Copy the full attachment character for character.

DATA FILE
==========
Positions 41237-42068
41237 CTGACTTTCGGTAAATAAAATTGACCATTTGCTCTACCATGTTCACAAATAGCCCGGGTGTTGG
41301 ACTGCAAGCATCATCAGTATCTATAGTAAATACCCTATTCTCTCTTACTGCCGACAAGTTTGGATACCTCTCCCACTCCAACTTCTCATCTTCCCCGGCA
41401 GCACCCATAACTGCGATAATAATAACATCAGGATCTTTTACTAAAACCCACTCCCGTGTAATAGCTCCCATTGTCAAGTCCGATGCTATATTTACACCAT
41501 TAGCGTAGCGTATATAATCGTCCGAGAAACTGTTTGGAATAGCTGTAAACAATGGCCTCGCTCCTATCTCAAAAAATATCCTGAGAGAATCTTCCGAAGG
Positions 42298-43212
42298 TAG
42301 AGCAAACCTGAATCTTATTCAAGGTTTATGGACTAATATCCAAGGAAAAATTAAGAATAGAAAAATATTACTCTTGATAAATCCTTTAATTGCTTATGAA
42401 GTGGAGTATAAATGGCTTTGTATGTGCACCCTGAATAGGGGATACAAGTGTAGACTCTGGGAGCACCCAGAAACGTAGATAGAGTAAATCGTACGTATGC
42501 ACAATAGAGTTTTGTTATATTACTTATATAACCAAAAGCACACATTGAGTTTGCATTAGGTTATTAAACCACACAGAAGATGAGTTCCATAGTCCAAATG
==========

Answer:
Positions 41237-42068
41237 CTGACTTTCGGTAAATAAAATTGACCATTTGCTCTACCATGTTCACAAATAGCCCGGGTGTTGG
41301 ACTGCAAGCATCATCAGTATCTATAGTAAATACCCTATTCTCTCTTACTGCCGACAAGTTTGGATACCTCTCCCACTCCAACTTCTCATCTTCCCCGGCA
41401 GCACCCATAACTGCGATAATAATAACATCAGGATCTTTTACTAAAACCCACTCCCGTGTAATAGCTCCCATTGTCAAGTCCGATGCTATATTTACACCAT
41501 TAGCGTAGCGTATATAATCGTCCGAGAAACTGTTTGGAATAGCTGTAAACAATGGCCTCGCTCCTATCTCAAAAAATATCCTGAGAGAATCTTCCGAAGG
Positions 42298-43212
42298 TAG
42301 AGCAAACCTGAATCTTATTCAAGGTTTATGGACTAATATCCAAGGAAAAATTAAGAATAGAAAAATATTACTCTTGATAAATCCTTTAATTGCTTATGAA
42401 GTGGAGTATAAATGGCTTTGTATGTGCACCCTGAATAGGGGATACAAGTGTAGACTCTGGGAGCACCCAGAAACGTAGATAGAGTAAATCGTACGTATGC
42501 ACAATAGAGTTTTGTTATATTACTTATATAACCAAAAGCACACATTGAGTTTGCATTAGGTTATTAAACCACACAGAAGATGAGTTCCATAGTCCAAATG